Things that were going around in the 1970s:
-the mustache was going around
-substance abuse was going around
-feeling empty inside was going around
-the gnawing ache of waiting was going around
-not lasting long anywhere was going around
-going around was going around
Bernie Carbo was the 1970s. He played tiny parts of both bordering decades, but poorly and sparingly, as if to show that he didn’t belong anywhere but in the era of mustaches and waiting and going around.
He won the National League Rookie of the Year with the Cincinnati Reds in 1970, and he smacked the last of his 96 regular season home runs in 1979, with the St. Louis Cardinals.
When drug scandals tore through baseball in the mid-1980s, Bernie Carbo’s name resurfaced in the role of a fall guy. According to a recent Boston Globe article in which Bernie Carbo spoke at length about abusing drugs and alcohol during his playing career, Carbo was mentioned by Keith Hernandez at a federal drug distribution trial as the man who introduced Hernandez to cocaine.
The decade that ended in blow began in a better place. According to Joe Posnanski’s great book on the 1975 Reds, The Machine, Carbo’s first major league manager, Sparky Anderson, had managed Carbo in the minors, and something about the young player, something more than just his prodigious talent, tugged at Anderson’s heart in a way that he had never experience before or ever would experience again. In his Hall of Fame career, Anderson managed some of the greatest players to ever grace a baseball field and won World Series titles in Cincinnati and Detroit. He held one player above them all.
“I never loved a player more than I loved Bernie Carbo,” Sparky Anderson said.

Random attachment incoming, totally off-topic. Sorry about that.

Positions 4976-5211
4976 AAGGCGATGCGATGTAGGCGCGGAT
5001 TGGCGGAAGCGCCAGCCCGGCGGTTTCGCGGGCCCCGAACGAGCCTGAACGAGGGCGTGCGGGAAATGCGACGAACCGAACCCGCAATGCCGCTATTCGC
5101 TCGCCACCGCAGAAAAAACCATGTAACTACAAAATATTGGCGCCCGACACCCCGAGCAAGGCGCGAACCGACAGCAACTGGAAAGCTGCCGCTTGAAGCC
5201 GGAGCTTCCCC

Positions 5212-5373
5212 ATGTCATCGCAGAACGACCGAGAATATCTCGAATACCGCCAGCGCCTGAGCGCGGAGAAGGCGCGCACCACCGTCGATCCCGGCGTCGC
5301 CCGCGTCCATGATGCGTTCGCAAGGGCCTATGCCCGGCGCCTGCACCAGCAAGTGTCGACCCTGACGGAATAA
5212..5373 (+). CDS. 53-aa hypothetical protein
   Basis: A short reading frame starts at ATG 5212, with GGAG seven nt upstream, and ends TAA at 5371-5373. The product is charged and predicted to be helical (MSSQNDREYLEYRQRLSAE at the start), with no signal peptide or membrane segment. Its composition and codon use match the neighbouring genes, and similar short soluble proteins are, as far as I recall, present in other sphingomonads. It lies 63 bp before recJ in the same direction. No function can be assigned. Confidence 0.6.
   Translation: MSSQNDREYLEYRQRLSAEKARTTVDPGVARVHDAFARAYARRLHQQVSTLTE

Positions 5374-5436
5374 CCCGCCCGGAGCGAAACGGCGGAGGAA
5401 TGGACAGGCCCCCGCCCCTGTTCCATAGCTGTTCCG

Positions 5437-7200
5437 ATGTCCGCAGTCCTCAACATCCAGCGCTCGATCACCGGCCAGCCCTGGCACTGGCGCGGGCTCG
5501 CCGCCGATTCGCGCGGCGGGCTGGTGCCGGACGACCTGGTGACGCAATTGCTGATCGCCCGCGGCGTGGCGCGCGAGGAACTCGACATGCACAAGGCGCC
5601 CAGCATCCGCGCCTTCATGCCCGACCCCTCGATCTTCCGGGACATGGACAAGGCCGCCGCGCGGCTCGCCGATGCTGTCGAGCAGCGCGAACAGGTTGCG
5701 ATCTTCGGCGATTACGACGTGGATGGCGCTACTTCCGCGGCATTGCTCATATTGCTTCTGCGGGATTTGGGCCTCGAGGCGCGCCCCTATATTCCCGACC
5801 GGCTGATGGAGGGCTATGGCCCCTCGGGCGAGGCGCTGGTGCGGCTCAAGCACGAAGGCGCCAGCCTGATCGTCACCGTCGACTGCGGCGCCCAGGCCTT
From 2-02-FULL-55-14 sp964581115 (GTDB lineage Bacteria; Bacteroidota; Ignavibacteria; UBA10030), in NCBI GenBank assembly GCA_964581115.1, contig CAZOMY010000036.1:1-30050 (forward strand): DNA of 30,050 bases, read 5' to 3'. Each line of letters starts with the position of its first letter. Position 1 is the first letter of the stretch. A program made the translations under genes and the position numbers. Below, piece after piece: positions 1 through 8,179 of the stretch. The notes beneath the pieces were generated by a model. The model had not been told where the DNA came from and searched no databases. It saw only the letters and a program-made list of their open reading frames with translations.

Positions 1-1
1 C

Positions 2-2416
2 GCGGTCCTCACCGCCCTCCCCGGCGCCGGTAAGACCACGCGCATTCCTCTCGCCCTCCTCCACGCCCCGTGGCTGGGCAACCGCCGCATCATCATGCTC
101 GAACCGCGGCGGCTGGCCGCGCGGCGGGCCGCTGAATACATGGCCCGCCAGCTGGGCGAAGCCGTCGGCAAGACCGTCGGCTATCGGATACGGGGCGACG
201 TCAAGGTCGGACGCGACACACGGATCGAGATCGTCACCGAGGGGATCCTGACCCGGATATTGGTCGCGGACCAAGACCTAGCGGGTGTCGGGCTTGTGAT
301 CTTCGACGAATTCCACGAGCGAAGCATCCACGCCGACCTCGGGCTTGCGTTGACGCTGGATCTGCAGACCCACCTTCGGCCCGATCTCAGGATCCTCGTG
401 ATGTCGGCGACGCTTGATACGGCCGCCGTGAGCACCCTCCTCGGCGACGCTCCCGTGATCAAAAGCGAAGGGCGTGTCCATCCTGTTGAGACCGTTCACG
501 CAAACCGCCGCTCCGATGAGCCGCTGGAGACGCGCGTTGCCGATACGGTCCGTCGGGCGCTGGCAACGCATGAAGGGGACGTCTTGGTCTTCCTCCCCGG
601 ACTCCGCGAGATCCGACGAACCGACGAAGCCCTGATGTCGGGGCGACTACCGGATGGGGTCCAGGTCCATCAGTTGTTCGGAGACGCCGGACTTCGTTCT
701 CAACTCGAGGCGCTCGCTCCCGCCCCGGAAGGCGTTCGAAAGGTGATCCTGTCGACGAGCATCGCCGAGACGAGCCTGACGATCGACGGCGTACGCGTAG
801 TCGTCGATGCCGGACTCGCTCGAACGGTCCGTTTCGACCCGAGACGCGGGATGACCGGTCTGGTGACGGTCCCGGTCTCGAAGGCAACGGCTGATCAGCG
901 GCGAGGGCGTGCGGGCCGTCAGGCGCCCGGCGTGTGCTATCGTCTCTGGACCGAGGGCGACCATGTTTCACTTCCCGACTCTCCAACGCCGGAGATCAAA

In the 1970s, certain questions were going around. For example: How long does love last?
Bernie Carbo didn’t last long in Cincinnati. Sparky Anderson, who had tried so hard to keep him on the straight and narrow, finally lost patience with the young player’s inability to focus on the game, and the outfielder was shipped to St. Louis in 1972. He didn’t last long in St. Louis, either. The Topps photographer dispatched in 1973 to get his photo for the 1974 set must have sensed that Bernie Carbo was not the kind of guy capable of putting down deep roots.
“Hey, how about I get down low and shoot you from below,” the photographer said, “and you look up into the sky. It’ll look good, kinda heroic.”
Bernie Carbo complied, but with an expression that suggested that he had some understanding that his image was being captured not to be heroic but in such a way that it could be used whether he lasted long in St. Louis or went elsewhere. The team insignia on the crown of his cap would be obscured. He could be anywhere. He could be nowhere. He looked into a cloudless sky.
His mustache seemed provisional, as if it may have been assembled with a mail order kit. You could easily imagine him later, sitting on a bench by his locker, holding one half of the mustache in his hands while the other half still clung to his lip. Am I this guy or that guy? Am I here or gone?
I got this 1974 card of Bernie Carbo when I was six. My family, minus my father, moved from New Jersey to Vermont that year, my first year in a new place, and my first year of baseball cards, though I just got a few.
I went to my first game the following year and got hooked. I remember cheering for Yaz and being in awe of Reggie Jackson. I don’t remember much else, but I can piece together, with the help of baseball-reference.com, that my love for Bernie Carbo started that day, in the ninth inning, the Red Sox down to one last chance and calling on Bernie Carbo to pinch hit. I would have known the name from my 1974 card. I would have loved him from the moment he appeared on the field with all our hopes resting on his shoulders. I would have cheered for him with all I had left of my ragged voice. And when Bernie Carbo struck out, I would have felt a hit to the gut.